They say there are over 200 factors involved in search engine ranking (although others say it’s not true). However, one of the items which appears on most lists of considerations is domain name registration length. How old is the domain? And how long into the future is it registered?
The reason these might be considered a factor is common sense. Speculative or even scam domains probably won’t have been around for long, and the owners almost certainly won’t have invested in registering them for years into the future. However, while Google says it might consider these factors, more specific questioning reveals that in practice, it doesn’t do so. There’s no real need to consider the length of time a domain has been in existence if you’re also considering links to that domain, as these are partially a function of time anyway. As for length of registration, while a long-term investment might show the owner is ‘serious’, it would be unfair to relatively penalise those who just work from year to year.
One or two domain name registrars are offering 100-year or ‘eternal’ registrations now, but this sounds like a gimmick to me. If you want to help ensure you never lose your domain name, pay for a decent length of registration (e.g. 10 years) and – critically – ensure that the email contact on the registration is a general one which will always be in existence, not that of a specific individual who might not be at the company when re-registration time comes.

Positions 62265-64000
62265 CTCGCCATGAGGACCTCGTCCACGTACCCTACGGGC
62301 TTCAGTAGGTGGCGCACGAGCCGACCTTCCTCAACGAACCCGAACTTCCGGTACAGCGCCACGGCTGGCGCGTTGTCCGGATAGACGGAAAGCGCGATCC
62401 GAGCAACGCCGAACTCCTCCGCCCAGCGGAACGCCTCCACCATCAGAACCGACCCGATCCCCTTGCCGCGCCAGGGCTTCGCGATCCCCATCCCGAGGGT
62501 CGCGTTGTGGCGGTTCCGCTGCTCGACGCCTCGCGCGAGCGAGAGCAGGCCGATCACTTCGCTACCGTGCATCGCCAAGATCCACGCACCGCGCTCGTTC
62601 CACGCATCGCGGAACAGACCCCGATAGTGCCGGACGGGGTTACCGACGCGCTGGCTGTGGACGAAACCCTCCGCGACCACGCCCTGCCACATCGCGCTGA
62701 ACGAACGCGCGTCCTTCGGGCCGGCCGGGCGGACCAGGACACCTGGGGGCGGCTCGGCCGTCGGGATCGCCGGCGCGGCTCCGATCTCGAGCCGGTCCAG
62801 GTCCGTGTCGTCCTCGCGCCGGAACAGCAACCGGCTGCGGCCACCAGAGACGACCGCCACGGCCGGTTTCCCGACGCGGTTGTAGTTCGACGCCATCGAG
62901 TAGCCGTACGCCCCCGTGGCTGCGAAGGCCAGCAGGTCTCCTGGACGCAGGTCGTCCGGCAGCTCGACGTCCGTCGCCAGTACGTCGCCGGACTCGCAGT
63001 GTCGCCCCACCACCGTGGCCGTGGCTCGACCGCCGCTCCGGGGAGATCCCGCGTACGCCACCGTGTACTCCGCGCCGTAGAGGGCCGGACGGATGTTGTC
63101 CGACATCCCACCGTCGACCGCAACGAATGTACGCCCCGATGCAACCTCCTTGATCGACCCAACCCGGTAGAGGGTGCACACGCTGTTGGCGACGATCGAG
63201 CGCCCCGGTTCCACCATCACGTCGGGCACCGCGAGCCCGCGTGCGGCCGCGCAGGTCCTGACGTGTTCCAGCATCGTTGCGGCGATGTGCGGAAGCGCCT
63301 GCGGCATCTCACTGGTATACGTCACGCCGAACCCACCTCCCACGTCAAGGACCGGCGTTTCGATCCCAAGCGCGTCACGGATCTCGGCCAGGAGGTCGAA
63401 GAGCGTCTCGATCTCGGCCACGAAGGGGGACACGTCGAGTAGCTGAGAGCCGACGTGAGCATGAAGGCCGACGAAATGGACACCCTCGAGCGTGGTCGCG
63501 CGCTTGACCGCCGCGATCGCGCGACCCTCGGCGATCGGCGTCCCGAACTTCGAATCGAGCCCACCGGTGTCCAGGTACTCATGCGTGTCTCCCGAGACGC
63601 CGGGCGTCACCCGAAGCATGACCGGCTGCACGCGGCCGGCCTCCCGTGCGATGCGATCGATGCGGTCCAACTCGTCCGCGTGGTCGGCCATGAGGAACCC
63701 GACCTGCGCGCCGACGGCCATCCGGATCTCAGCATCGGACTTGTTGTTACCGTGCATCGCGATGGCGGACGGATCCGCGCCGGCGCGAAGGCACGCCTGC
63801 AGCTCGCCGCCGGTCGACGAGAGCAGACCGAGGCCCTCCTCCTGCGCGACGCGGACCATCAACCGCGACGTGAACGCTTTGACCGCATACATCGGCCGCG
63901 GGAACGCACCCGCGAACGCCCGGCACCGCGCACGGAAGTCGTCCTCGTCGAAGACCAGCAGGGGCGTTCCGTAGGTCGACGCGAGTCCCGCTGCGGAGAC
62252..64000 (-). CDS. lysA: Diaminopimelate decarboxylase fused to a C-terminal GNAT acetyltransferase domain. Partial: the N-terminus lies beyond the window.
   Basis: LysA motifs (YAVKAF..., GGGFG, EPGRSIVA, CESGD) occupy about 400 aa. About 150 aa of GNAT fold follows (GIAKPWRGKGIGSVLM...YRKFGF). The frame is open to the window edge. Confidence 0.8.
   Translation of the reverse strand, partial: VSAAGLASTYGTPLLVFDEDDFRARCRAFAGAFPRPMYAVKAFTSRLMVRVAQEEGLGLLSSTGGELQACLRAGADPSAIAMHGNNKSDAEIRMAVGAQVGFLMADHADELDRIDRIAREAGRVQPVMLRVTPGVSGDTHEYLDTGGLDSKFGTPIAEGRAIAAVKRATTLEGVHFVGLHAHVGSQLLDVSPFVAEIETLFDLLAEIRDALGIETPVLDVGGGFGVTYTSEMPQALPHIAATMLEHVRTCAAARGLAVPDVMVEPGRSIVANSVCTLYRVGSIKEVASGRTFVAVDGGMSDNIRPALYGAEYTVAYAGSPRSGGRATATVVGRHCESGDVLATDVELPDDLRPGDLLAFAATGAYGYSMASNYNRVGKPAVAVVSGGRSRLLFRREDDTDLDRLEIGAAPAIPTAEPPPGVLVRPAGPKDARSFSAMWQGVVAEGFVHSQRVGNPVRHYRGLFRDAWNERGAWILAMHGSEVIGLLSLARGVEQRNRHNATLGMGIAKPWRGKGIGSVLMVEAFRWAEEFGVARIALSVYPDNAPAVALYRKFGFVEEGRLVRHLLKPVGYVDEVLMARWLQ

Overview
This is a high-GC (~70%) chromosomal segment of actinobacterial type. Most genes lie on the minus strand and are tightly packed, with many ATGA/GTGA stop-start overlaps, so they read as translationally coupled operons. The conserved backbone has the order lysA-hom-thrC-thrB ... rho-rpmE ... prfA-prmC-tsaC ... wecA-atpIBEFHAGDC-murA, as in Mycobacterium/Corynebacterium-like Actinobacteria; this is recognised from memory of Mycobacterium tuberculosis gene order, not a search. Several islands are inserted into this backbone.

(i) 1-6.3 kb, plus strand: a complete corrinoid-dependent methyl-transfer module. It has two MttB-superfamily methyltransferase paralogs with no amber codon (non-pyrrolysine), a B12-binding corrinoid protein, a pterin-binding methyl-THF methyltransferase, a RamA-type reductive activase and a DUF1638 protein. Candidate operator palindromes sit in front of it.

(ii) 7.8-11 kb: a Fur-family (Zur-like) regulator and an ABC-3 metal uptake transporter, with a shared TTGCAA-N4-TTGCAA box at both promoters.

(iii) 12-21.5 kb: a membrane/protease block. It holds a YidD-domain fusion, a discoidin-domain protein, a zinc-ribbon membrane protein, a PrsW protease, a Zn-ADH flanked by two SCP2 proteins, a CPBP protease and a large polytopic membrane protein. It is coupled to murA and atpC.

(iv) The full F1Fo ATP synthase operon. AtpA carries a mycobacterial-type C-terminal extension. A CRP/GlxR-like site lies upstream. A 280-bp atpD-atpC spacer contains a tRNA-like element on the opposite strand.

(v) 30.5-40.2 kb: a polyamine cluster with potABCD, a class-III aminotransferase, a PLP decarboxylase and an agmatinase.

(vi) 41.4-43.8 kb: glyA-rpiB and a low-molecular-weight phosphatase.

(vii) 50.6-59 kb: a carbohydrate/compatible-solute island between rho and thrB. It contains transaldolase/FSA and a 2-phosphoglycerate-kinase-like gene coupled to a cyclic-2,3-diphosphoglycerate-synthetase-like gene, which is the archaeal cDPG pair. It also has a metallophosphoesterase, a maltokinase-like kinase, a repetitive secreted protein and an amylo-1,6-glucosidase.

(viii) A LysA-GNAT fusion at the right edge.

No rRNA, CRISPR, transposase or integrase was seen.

You can find out your domain registration date information here. I don’t believe that full contact information is openly available online any more, so you’ll probably need to visit your domain name registrar’s website to check that. But it is worth doing. If you don’t even know who your domain name registrar is, and how to access your account, it’s time to find out. Never leave this to someone else, such as an agency.